governing the testing conditions, such as the stress-intensity factor range, ∆K, the loading ratio, R, and
the frequency of the loading cycle, ω. Concerning environmental conditions and chemical phenomena,
they are not considered as primary variables in this formulation and their influence on fatigue crack
growth can be taken into account as a degradation of the material properties. Finally, the last category
includes geometric parameters related to the material microstructure, such as the internal
characteristic length, h, and to the tested geometry, such as the characteristic structural size, D, and
the initial crack length, a0.

Variable Definition Symbol Dimensions


q1 Tensile yield stress of the material σy FL
–2

–3/2
q2 Material fracture toughness K IC FL
–1
q3 Frequency of the loading cycle ω T
–3/2
s1 Stress-intensity range ∆K = K max − K min FL
s2 Characteristic structural size D L
s3 Characteristic internal length h L
s4 Initial crack length a0 L
K max
r1 Loading ratio R= –
K min

Table 1 - Governing variables of the fatigue crack growth phenomenon.

Considering a state with no explicit time dependence, it is possible to apply the Buckingham’s Π
Theorem [16] to reduce by n the number of parameters involved in the problem (see e.g. [8,17-23] for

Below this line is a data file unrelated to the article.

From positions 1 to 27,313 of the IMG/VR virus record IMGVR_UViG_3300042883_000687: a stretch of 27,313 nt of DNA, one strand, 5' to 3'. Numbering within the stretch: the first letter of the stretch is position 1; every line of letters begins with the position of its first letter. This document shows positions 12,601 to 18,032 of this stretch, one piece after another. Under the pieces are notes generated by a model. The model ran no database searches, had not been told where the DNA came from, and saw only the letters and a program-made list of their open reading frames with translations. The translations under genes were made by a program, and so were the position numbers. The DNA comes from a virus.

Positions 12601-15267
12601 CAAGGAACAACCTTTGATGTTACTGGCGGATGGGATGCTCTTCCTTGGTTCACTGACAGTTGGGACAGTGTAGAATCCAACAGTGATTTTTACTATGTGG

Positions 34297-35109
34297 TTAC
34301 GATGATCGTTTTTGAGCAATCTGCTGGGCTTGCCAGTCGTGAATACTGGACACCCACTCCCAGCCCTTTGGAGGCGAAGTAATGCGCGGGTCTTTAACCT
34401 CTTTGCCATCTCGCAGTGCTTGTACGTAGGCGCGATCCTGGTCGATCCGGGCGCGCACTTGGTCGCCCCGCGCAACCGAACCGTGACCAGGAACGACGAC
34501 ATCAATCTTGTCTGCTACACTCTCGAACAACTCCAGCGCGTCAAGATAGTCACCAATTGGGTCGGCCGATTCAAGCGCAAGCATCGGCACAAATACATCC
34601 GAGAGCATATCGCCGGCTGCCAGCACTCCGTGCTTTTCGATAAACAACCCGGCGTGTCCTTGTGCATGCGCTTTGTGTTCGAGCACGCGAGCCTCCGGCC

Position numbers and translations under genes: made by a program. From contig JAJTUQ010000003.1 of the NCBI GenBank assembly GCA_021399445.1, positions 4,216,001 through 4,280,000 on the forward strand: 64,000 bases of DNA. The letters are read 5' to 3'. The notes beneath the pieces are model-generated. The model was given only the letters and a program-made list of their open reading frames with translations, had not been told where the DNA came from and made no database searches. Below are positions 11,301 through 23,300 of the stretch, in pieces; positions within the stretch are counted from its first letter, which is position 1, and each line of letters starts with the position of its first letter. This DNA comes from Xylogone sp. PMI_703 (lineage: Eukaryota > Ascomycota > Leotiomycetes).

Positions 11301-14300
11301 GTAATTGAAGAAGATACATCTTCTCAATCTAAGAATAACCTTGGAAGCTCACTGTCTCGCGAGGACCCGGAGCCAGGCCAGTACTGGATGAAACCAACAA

some relevant applications of this method in Solid Mechanics). As a result, we have:
2 2
da  K IC   ∆K σ y   K IC 
2
σ y2 σ y2
 σ  ( 1 2 3 4 5 )
=  Φ , D , h , a ;1 − R  = Φ Π ,Π ,Π ,Π ,Π . (4)
dN  σ y   K IC K IC 2
0
K IC 2 K IC 2   y 

At this point, we want to see if the number of the quantities involved in the relationship (4) can be
reduced further from five. Considering the nondimensional parameter ∆K/KIC, it has to be noticed that
this is usually small in the Region II of fatigue crack growth. However, since it is well-known that the
fatigue crack growth phenomenon is strongly dependent on this variable (see e.g. the Paris’ law in Eq.
(1)), a complete self-similarity in this parameter cannot be accepted. Hence, assuming an incomplete
self-similarity in Π1, we have:

2 β
da  K IC   ∆K 
1

=    Φ1 ( Π 2 , Π 3 , Π 4 , Π 5 ) , (5)
dN  σ y   K IC 

where the exponent β1 and, consequently, the nondimensional parameter Φ1, cannot be determined